Cloud Infrastructure Optimization

The company has invested heavily in the cloud.  Currently nearly half of its revenue comes through digital sales which depend on the cloud infrastructure.

In 2017, cloud costs accounted for about $150,000 annually. Today, due to the growth of digital sales, cloud costs have increased by a factor of more than 100.  To keep costs in check and to optimize cloud investments, the company utilizes Lightstream’s Cloud Managed Services to help them gauge monthly trends and capture billing anomalies within their environment. This helps them avoid wasteful spending accounting for nearly one million dollars annually in savings. Cloud Managed services helps clients manage the day-to-day administration and management of their cloud infrastructures with a flexible mix of consulting, integration and managed services.

Digital sales are expected to grow as consumers are demanding more digital access than ever before. As a result, the company continues to invest heavily in cloud and rely on services from Lightstream to help optimize cloud infrastructure costs, while delivering better user experiences for their customers.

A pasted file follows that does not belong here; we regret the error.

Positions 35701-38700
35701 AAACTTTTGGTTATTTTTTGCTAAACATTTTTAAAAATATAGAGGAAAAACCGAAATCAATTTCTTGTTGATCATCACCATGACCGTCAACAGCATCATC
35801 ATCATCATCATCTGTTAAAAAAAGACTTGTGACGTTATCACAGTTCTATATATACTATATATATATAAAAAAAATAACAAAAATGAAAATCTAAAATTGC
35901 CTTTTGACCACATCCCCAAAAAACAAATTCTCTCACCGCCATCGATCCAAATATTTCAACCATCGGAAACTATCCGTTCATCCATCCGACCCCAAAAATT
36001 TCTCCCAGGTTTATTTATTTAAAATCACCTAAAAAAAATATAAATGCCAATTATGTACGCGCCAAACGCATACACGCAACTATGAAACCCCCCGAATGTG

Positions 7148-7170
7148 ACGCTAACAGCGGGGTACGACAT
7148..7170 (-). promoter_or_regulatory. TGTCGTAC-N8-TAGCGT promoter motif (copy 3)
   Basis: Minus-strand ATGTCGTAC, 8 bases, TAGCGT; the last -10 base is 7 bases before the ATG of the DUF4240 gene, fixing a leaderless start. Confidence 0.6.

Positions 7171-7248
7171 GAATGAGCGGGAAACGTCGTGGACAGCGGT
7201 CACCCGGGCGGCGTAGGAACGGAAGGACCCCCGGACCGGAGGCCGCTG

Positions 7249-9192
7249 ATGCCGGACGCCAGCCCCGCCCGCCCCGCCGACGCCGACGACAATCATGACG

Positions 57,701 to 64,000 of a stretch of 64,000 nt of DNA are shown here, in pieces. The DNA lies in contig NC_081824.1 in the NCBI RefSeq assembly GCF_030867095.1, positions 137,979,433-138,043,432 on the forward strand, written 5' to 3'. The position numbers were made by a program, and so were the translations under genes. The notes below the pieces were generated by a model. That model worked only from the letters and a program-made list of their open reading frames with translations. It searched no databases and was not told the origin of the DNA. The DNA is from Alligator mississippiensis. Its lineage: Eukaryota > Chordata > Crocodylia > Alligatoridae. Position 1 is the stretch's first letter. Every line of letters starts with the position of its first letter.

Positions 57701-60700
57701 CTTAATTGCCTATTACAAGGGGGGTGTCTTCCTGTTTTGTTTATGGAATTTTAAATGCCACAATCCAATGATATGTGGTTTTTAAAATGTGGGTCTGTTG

Larry H. Miller Dealerships Supercharges Network Infrastructure with SD-WAN

Business Challenge

As a large organization with 65 car dealerships spread across the western United States, keeping everyone connected in real time was paramount. Unfortunately, LHM Dealerships’ network suffered from intermittent loss as well as frequently degraded wide area network (WAN) connectivity. This had a significant negative impact on the company’s ability to transact business and serve its customers.

These issues made applications slow or even unavailable, especially with cloud-based software as a service (SaaS) offerings, most notably the company’s dealership management software (DMS). The DMS software serves as the company’s enterprise resource planning (ERP) application for their car dealers, and its availability and performance are mission-critical to the organization’s sales operations.